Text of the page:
More challenges to narrative control: airborne casualties.
Sunday morning the British MoD reviewed last week's apparent misstep by a senior Russian army officer. "The annual celebrations of Russia's Airborne Forces (VVD) Day on 2 August 2023 have been overshadowed by an apparently unsanctioned disclosure of the scope of the casualties the elite force has suffered in Ukraine. In a recorded address for VVD Day, the VVD's Commander-in-Chief General Colonel Mikhail Teplinsky said that 8500 paratroopers had been wounded and later returned to duty or had refused to leave the front lines at all.
"The video was quickly deleted from the Russian MoD’s official channels. He did not comment on how many troops had been killed or were too seriously wounded to return to duty. The video was quickly deleted from the However, extrapolating Teplinksy’s figures endorses the assessment that at least 50 per cent of the 30,000 paratroopers who deployed to Ukraine in 2022 have been killed or wounded."
"Our goal is to push them back into the intellectual and IT Middle Ages."
Yurii Shchyhol, head of Ukraine's State Special Communications Service, reviewed the cyber phase of Russia's war in an interview published by the Kyiv Independent. He described Russian cyberattacks as unrelenting. They began as a preparation in January and February last year, in the weeks before Russia's conventional, kinetic invasion. Wiper attacks were the defining feature of that cyber prep. "It all started with an attack on state authorities, it was the largest attack in 17 years," Shchyhol said. Those initial successes have not been repeated, even though Ukraine has seen, by Shchyhol's accounting, about twenty Russian cyber attacks each day since last February's invasion.
Shchyhol puts successful defense down to quick application of lessons learned during the run-up to the war. That preparatory phase accelerated learning that had, however, been going on for some years. Moscow had mounted cyber operations at the lower end of the spectrum of conflict during Russia's invasion and conquest of Crimea in 2014, and Ukraine profited from lessons learned the hard way from such incidents at the NotPetya campaign of 2017. During the present war, successful defense has benefited greatly from quickly developed effective cooperation with both the private sector and friendly foreign governments. Shchyhol also expressed gratification over the way interagency cooperation within the Ukrainian government had improved since the beginning of the war, as the previously endemic infighting over agency equities has been replaced by an atmosphere of general collaboration.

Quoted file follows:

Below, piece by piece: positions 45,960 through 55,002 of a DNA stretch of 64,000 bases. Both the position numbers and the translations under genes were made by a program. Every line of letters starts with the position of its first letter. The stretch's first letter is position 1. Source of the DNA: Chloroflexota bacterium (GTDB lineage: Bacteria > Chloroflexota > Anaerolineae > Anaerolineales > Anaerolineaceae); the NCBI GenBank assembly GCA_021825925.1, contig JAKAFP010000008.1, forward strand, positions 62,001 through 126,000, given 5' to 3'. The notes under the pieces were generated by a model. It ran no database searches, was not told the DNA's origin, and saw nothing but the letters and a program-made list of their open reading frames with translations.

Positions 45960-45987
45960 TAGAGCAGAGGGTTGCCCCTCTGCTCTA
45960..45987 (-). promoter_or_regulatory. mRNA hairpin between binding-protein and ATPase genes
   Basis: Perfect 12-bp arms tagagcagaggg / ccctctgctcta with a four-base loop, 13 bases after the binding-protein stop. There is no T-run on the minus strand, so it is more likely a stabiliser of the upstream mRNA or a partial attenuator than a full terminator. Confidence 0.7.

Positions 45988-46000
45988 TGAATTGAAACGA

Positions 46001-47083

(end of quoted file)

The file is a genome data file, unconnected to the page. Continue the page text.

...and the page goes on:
Sanctions against Russia have also been effective, and should, Shchyhol said, continue. "They must be excluded from all international organizations and isolated from the civilized world to prevent them from accessing technologies. Only then can there become a guarantee of our future security." Despite Russia's partially successful efforts to evade sanctions, the country remains dependent on Western (and especially US) systems. "In six months to a year, it will reach a point where it won't function at all, impeding their ability to launch attacks," Shchyhol told the Independent. "Thus, time is working in our favor.”
Meduza was removed from, then restored to, the Apple Podcasts platform.
Meduza, an independent Russian-language news service operating from Riga, Latvia, said Friday that Apple removed Meduza's flagship podcast "What Happened" from the Apple Podcasts streaming platform. What Happened focuses on news affecting Russia, and Meduza isn't particularly sympathetic with the Russian regime. Apple's suspension notice read, "We found an issue with your show, [What Happened], which must be resolved before it’s available on Apple Podcasts. Your show has been removed from Apple Podcasts." Meduza says that no further explanation was offered, but the outlet says that it was effectively outlawed by Russia this past January, when it was designated an "undesirable organization."
According to Meduza, Roskomnadzor, Russia's Internet governance authority, complained to Apple about Meduza earlier this summer, and Meduza believes that Roskomnadzor's complaint may have prompted the suspension. Whatever the cause, the ban was short-lived. Meduza wrote in a Sunday update, "Two days after it was removed, 'What Happened' is again available on the Apple Podcasts streaming platform. Apple did not provide a reason for suddenly removing and restoring the podcast."